- HUBBARD, L(afayette) Ron(ald)
- (1911-1986)US writer in many genres, including sf and fantasy, and subsequent quasireligious figure whose founding of DIANETICS and in 1952 the Church of SCIENTOLOGY led to much controversy, which continues. He began publishing sf with "The Dangerous Dimension" for ASF in 1938, and remained active until, more than a decade later, he transferred his creative gifts to the RELIGION he founded. He wrote under his own name and as Kurt von Rachen, Rene Lafayette and Frederick Engelhardt; other names remain unrevealed. Though there is no hard and fast line, his fantasy, much of it published in Unknown, was frequently as by LRH, and his sf, mostly in ASF, was frequently pseudonymous (although at least 12 items, some of them full-length though yet-unreprinted novels, appeared in ASF as by LRH). Certainly LRH was for John W. CAMPBELL Jr, in the throes of creating his GOLDEN AGE OF SF, a worthwhile and prolific contributor to the two journals, though he was not a member of that small group - L. Sprague DE CAMP, Robert A. HEINLEIN and Isaac ASIMOV being the primemovers-who were rewriting the rules of generic plausibility in terms which survived for many years. Retrospective attempts to elect LRH to that central role are best seen as gestures of loyalty from those sympathethic to his later career.His best-known early sf novel, Final Blackout (1940 ASF; 1948), grimly describes a world devastated by many wars in which ayoung army officer becomes dictator of the UK, which he organizes to fend off a decadent USA. It cannot be denied that the book veers extremely close to the fascism its text explicitly disavows. But sf was clearly not LRH's forte, and most of his work in the genre reads as tendentious orlaboured or both. As a writer of fantasy, however, he wrote with an occasionally pixilated fervour that is still pleasing, and sometimes reminiscent of the screwball comedies popular in the 1930s cinema. Slaves of Sleep (1939 Unknown; 1948), with its sequel "The Masters of Sleep" (1950), his best-known fantasy, is laid in the Arabian Nights environmentset aside for him by Campbell as his exclusive bailiwick in Unknown. The darkly PARANOID Fear (1940 Unknown; 1957) was perhaps rather stronger and more original, and demonstrated a powerful capacity to hook the reader into worlds where normal logic is distressingly maladaptive; it appeared also as one of the 2 novellas in Typewriter in the Sky/Fear (1940 Unknown for "Typewriter in the Sky"; coll 1951) and as one of the 2 novellas in Fear \& The Ultimate Adventure (1939 Unknown for "The Ultimate Adventure";coll 1970). "Typewriter in the Sky", a slyly effective self-referential FABULATION, may be his most permanently memorable work. Return to Tomorrow(1950 ASF as "To the Stars"; 1954) is a remarkably ruthless SPACE OPERA (SOCIAL DARWINISM). The Ole Doc Methuselah stories, as by Rene Lafayette, have been assembled as Ole Doc Methuselah (1947-50 ASF; coll 1970). He wrote other series, too, notably the Conquest of Space series (as Lafayette) in Startling Stories, all but the last story in 1949:"Forbidden Voyage", "The Magnificent Failure", "The Incredible Destination", "The Unwilling Hero", "Beyond the Black Nebula", "The Emperor of the Universe" and "The Last Admiral" (1950). As Kurt von Rachen he wrote the Kilkenny Cats series, all in ASF: "The Idealists" (1940), "The Kilkenny Cats" (1940), "The Traitor" (1941), "The Mutineers" (1941)and "The Rebels" (1942). In general his early work, though composed with delirious speed, often came to haunt his readership, and its canny utilization of SUPERMAN protagonists came to tantalize them with visions of transcendental power.The vulnerability of the sf community - from Campbell and A.E. VAN VOGT down to the naivest teenage fans - to this lureof transcendence may help account for the otherwise puzzling success first of Dianetics, then of Scientology itself, which gained many early recruits from sf; for, both as technique and as religion, these very US bodies of doctrine centrally posited a technology of self-improvement, a set of instructions to follow in order to liberate the transcendent power within one (EDISONADE). LRH became very wealthy on the proceeds of his intuition concerning "spiritual technology", and departed the sf field for many years, not to return until the publication of Battlefield Earth: A Saga of the Year 3000 (1982), an enormously long space opera composed in an idiom that seemed embarrassingly archaic. This was followed by the Mission Earth "dekalogy", a 10-vol sequence whose farcical overemphases fail to disguisean overblown tale that would have been more at home in the dawn of the PULP MAGAZINES; it comprises The Invaders Plan (1985), Black Genesis(1986), The Enemy Within (1986), An Alien Affair (1986), Fortune of Fear (1986), Death Quest (1987), Voyage of Vengeance (1987), Disaster (1987), Villainy Victorious (1987) and The Doomed Planet (1987). The posthumous publication of some of these books has led to speculation as to their true authorship. The sequence was released by LRH's own firm, Bridge Publications, and was heavily promoted, reflecting LRH's - and hisintellectual heirs' - apparent desire to re-establish his reputation in the sf world. At the same time, he inaugurated the WRITERS OF THE FUTURE CONTEST and the Writers of the Future workshops for new authors, some ofwhom have reported benefits (Algis BUDRYS for further discussion); the associated anthology series is L. RON HUBBARD PRESENTS WRITERS OF THE FUTURE. In the early 1990s, much of LRH's early work was scheduled forreissue from Bridge Publications; and in 1992 it was announced that an underground crypt had been constructed near Petrolia, California, by an arm of the Church of Scientology known as the Church of Spiritual Technology, to house "the religious works of L. Ron Hubbard and other keyreligious works of mankind".JC/PNOther works: Buckskin Brigades (1937; rev 1987; further rev 1987), associational; Death's Deputy (1940 Unknown; 1948) and The Kingslayer (coll 1949; vt Seven Steps to the Arbiter 1975),also bound together as From Death to the Stars (omni 1953); Triton and Battle of Wizards ("Triton" 1940 Unknown; "Battle of Wizards" 1949 FantasyBook; coll 1949), also bound with Ed Earl REPP's The Radium Pool (coll 1949) as Science Fantasy Quintet (anth 1953); The Case of the Friendly Corpse (1941 Unknown; 1991); The Automagic Horse (1994 chap).Nonfiction: Dianetics: The Modern Science of Mental Health (1950) and very many others of this type, including This is Scientology: The Science of Certainty (1955 UK), Scientology: The Fundamentals of Thought (1956 UK) and ThePhoenix Lectures (1968 UK).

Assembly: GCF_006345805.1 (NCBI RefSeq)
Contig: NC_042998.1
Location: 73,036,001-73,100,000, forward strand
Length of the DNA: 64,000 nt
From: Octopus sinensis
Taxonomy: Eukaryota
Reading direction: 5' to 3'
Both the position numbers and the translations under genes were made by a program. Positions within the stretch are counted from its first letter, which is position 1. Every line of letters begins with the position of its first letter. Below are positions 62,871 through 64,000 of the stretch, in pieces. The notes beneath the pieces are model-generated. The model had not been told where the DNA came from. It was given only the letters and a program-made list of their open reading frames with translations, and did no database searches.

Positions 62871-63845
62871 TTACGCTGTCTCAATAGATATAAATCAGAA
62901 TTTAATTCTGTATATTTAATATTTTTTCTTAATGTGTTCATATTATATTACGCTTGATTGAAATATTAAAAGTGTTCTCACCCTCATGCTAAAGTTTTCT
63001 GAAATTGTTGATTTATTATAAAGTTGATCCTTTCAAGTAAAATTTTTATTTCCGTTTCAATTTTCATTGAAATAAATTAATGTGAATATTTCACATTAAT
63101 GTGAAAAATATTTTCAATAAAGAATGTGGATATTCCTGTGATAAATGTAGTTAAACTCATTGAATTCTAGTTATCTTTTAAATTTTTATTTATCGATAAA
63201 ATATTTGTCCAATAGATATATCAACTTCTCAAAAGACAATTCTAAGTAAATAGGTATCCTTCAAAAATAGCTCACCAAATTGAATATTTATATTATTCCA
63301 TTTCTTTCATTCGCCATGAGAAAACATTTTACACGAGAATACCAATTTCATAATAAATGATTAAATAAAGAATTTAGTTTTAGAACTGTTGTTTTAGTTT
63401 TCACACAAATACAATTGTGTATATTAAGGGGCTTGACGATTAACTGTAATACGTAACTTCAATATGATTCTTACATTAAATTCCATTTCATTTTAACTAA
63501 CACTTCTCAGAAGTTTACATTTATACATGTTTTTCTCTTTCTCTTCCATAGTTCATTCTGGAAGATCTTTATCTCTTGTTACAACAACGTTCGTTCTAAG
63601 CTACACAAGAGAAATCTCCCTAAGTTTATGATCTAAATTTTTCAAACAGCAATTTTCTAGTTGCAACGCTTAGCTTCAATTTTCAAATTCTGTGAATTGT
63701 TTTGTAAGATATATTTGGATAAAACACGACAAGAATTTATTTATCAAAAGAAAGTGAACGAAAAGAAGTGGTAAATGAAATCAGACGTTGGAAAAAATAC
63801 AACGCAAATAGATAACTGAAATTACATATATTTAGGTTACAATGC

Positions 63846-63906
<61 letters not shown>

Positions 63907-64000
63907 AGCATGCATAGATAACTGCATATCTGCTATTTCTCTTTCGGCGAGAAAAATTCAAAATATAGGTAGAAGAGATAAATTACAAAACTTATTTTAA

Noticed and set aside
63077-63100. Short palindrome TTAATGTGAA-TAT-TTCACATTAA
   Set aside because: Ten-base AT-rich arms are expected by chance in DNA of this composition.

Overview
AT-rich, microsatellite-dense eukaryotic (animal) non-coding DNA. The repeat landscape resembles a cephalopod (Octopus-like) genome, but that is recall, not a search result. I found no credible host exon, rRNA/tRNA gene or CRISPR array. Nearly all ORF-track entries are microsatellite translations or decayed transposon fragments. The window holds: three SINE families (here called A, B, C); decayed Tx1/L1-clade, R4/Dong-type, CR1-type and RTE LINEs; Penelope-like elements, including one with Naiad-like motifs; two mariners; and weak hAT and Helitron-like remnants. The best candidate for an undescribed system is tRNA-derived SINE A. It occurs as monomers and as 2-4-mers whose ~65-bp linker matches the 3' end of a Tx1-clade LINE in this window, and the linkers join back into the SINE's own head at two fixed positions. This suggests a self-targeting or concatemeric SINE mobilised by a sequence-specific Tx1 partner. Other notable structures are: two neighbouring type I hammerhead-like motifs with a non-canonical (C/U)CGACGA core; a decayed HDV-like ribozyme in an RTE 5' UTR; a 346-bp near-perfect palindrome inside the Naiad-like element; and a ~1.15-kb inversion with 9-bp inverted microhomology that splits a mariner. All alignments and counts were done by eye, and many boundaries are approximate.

Science Fiction and Fantasy Encyclopedia. Academic. 2011.
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Hubbard, L(afayette) Ron(ald) — (13 mar. 1911, Tilden, Neb., EE.UU.–24 ene. 1986, San Luis Obispo, Cal.). Novelista estadounidense y fundador de la Iglesia de cientología. Se crió en Helena, Mont., y estudió en la Universidad George Washington. En las décadas de 1930 y 1940… … Enciclopedia Universal
Hubbard — /hub euhrd/, n. 1. Elbert Green, 1856 1915, U.S. author, editor, and printer. 2. L(afayette) Ron(ald), 1911 86, U.S. science fiction writer and religious leader. * * * … Universalium
Hubbard — Hub•bard [[t]ˈhʌb ərd[/t]] n. big L(afayette) Ron(ald), 1911–86, U.S. science fiction writer and religious leader … From formal English to slang
Hubbard — /ˈhʌbəd/ (say hubuhd) noun L(afayette) Ron(ald), 1911–86, US science fiction writer and founder of Scientology … Australian English dictionary
Lafayette — (as used in expressions) Dickey, James (Lafayette) Hubbard, L(afayette) Ron(ald) Hunt, H(aroldson) L(afayette) Lafayette, Marie Joseph Paul Yves Roch Gilbert du Motier, marqués de … Enciclopedia Universal
Ronald — (as used in expressions) Bochco, Steven (Ronald) Coase, Ronald (Harry) Colman, Ronald (Charles) Fisher, Sir R(onald) A(ylmer) Haggard, Merle (Ronald) Hubbard, L(afayette) Ron(ald) Kitaj, R(onald) B(rooks) Laing, R(onald) D(avid) Reagan, Ronald… … Enciclopedia Universal